H It might not give you diarrhoea, but it might cause another sickness.

M What other sickness?

H Constipation.

M Why?

H By the time you eat together with such a person, that food will not fit you and will give you another sickness like constipation and you feel like throwing up.

M Is it always that all the next times that you eat that particular food, it makes you ill?

H Only for the first time, you will throw up, after eating with such a person you will throw up, but if it goes on like that, after some time eating with such a person it will give you another illness, like constipation.

M But only if you eat with the person who is sick?

H aha… ask it again (my interpreter is confused).

M He said, that if you eat with someone who has diarrhoea, you will not get diarrhoea, but you will get other sicknesses. I asked why and he said it was because of the food, that the food did not fit him well. But that has nothing to do with the guy he is eating the food with, the guy who is sick. So I wonder, if the sick person is not around and you eat that particular food that does not fit you, you become ill, that is what he said before. But how, what, what does that person do that you share your food with, how does that make you sick, because that has nothing to do with fitting food or whatever.

H It’s because the person who is sick with whom you eat, his hands are dirty. By the time you eat, even if the food fits you and the food is good for you, you don’t have any problems with the food. But for the part that you eat with such a person, a person who’s hands are dirty, it is for that reason you become ill.

M But if that person has diarrhoea, and he has dirt on his hands, and you get that dirt in- side you, why do you get another disease and not diarrhoea?

H What causes the diarrhoea for him, you don’t know. You don’t eat that… if that is the food, you don’t eat that food, so it cannot cause you diarrhoea. Because you don’t eat the same food. You don’t know what food caused him diarrhoea. So by eating with him, without washing his hands, that one cannot give you diarrhoea, it can give you another illness.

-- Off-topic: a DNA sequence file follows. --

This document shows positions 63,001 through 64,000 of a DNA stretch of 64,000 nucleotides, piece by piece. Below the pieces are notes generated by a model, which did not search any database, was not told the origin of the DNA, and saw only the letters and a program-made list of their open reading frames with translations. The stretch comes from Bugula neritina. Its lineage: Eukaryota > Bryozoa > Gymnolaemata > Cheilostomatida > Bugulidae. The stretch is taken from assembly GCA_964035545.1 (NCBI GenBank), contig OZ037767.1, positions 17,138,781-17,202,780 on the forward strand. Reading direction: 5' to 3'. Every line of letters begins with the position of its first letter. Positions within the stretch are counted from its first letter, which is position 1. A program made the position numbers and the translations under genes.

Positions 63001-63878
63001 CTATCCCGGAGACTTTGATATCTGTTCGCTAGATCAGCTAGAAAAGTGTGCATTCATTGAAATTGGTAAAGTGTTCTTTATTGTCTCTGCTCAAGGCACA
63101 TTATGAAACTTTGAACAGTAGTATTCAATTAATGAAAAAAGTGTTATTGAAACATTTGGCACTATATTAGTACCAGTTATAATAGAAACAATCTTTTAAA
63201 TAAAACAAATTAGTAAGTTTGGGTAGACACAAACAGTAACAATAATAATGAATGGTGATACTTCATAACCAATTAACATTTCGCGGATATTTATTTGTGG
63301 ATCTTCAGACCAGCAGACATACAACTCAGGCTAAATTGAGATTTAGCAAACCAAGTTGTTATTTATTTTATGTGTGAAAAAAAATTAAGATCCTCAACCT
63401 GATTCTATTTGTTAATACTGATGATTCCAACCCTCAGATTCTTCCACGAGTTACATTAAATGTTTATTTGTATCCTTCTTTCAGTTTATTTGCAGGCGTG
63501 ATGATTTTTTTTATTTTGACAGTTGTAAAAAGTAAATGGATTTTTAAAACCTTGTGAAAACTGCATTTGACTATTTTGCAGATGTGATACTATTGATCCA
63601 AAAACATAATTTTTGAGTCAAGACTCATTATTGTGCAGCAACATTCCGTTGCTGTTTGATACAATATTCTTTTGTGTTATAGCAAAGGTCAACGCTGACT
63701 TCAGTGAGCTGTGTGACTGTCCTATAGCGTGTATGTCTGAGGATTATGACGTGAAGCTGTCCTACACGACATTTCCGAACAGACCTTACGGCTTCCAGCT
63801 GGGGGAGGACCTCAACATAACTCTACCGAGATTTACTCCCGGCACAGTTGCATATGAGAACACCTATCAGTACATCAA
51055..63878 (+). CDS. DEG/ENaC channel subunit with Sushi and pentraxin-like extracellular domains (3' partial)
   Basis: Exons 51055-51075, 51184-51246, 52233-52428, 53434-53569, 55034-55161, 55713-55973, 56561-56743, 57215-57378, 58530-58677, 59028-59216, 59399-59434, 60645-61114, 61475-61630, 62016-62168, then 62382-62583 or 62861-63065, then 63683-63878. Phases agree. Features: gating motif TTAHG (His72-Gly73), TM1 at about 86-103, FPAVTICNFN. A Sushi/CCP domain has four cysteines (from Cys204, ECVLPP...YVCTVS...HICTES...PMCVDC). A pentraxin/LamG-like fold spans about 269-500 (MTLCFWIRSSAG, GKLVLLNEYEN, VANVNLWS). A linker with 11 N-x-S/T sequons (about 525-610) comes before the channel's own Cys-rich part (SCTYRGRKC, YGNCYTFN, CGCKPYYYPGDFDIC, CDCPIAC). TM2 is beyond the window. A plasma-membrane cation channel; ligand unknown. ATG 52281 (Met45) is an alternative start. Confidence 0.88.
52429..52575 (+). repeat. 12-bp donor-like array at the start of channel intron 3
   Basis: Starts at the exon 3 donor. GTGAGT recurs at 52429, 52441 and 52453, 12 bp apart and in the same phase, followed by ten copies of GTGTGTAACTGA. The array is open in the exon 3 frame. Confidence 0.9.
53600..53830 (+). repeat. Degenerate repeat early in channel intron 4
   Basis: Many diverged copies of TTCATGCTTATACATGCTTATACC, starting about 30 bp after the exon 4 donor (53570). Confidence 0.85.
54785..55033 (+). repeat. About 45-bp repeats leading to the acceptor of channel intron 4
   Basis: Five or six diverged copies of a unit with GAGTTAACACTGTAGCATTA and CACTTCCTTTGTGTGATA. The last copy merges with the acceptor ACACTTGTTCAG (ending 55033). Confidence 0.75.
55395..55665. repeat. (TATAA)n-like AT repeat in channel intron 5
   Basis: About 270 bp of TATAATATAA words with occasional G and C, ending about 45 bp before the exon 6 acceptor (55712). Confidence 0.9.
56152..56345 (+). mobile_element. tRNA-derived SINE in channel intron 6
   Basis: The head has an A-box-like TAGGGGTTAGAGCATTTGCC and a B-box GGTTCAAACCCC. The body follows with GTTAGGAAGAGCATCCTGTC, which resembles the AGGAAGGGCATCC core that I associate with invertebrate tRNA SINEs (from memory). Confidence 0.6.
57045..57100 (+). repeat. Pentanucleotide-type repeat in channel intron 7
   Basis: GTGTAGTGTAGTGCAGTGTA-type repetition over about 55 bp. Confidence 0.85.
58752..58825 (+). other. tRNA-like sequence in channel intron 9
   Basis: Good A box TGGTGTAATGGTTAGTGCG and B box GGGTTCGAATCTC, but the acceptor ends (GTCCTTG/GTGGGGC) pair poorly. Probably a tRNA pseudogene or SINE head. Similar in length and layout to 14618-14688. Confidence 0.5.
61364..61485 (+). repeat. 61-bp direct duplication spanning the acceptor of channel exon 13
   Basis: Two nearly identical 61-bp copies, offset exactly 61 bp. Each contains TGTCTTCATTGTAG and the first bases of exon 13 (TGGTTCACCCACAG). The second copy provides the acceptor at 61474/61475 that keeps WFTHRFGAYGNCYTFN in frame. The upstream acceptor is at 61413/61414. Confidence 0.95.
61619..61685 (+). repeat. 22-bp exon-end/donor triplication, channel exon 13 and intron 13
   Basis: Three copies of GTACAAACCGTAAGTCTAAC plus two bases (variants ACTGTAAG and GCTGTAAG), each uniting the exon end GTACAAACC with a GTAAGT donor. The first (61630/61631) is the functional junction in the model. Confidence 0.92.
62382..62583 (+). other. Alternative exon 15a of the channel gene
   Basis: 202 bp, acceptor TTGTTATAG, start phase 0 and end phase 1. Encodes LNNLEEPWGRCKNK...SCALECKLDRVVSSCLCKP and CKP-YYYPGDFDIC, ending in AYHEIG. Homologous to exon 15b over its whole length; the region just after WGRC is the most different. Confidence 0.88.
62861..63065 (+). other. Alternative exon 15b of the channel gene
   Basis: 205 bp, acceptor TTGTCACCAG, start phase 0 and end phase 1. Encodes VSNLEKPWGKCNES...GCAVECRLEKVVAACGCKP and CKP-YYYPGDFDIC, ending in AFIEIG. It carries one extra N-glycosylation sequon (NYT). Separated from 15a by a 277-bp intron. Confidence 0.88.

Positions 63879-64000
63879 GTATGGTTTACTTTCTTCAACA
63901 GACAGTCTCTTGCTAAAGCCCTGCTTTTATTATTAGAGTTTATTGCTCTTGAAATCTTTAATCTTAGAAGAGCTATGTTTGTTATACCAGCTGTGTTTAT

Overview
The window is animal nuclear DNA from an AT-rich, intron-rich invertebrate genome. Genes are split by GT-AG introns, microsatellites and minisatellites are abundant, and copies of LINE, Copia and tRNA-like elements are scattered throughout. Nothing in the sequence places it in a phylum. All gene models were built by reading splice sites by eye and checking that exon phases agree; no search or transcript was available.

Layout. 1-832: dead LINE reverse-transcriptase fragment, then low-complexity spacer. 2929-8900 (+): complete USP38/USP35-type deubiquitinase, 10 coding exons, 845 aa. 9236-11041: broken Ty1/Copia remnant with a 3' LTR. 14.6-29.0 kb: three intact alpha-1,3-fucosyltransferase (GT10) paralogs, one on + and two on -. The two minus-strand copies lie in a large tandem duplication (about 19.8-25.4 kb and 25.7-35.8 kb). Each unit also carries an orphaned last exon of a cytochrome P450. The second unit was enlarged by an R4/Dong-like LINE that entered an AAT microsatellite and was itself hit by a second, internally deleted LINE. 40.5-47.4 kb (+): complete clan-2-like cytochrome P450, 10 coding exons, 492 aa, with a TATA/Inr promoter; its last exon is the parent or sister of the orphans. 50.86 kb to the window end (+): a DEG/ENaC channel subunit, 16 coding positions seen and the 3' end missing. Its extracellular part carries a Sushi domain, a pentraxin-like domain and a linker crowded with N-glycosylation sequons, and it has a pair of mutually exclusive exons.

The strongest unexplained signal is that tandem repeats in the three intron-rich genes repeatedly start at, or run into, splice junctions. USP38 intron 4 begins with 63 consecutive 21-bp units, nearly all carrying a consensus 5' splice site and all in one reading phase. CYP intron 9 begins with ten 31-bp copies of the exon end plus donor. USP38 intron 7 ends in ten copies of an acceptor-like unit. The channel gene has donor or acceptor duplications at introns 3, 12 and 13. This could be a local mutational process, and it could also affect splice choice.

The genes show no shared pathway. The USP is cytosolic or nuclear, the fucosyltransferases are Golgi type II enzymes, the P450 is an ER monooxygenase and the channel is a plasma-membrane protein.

M Aha! Because it is two separate things. There is the dirt, it does not matter if the per- son is sick or not, that can cause the illness.

H (after translating for verification) Yes.

It took some time before I understood that swallowing a bit of diarrhoea does not give one diarrhoea because it contains noxious agents of some kind, but that it gives other diseases like stomach ache, vomiting and constipation, because diarrhoea is defecation and defecation causes “other diseases”. The only thing that can cause diarrhoea is “bad” food and therefore diarrhoea itself is not contagious. The “other diseases” on the other hand can be transmitted from person to person by means of flies, worms (kokoro), hands, dirt, defecation and smell.

Preventive practices and motives for hygienic behaviour

Since the children I interviewed perceive diarrhoea to be caused by “bad” food, it is not hard to understand that they said diarrhoea is preventable by the avoidance of eating the food that caused diarrhoea in earlier episodes. If the diarrhoea was caused by eating too much, then you simply had to eat less, they said. Furthermore, you should take care not to mix your food, not to eat food that is not well-cooked or that is left over for more than a day. It was also said to not drink water that has been stored for more than four days.

The children told me you could prevent diseases by washing your hands after defe- cation, before eating and by covering food and water. You should take care not to touch somebody else’s defecation, which is why you should always wear flip-flops when you go to the bush to defecate. This was also one of the reasons why the children did not like to go to the bush at night; at night you cannot see the other defecation. They ex- plained that it is better to stay at the border of the bush, dig a hole and cover the hole again after you have defecated. Some children said they defecated near the house at night, if they really had to go, but made sure that they threw the defecation in the bush first thing the next morning. All the children, whom I asked which was more prefera- ble, the bush or the latrine, said the latrine was better because there was less of a smell, fewer flies and a smaller chance of touching somebody else’s defecation. Besides, in the latrine you did not see the defecation like in the bush, which was also better.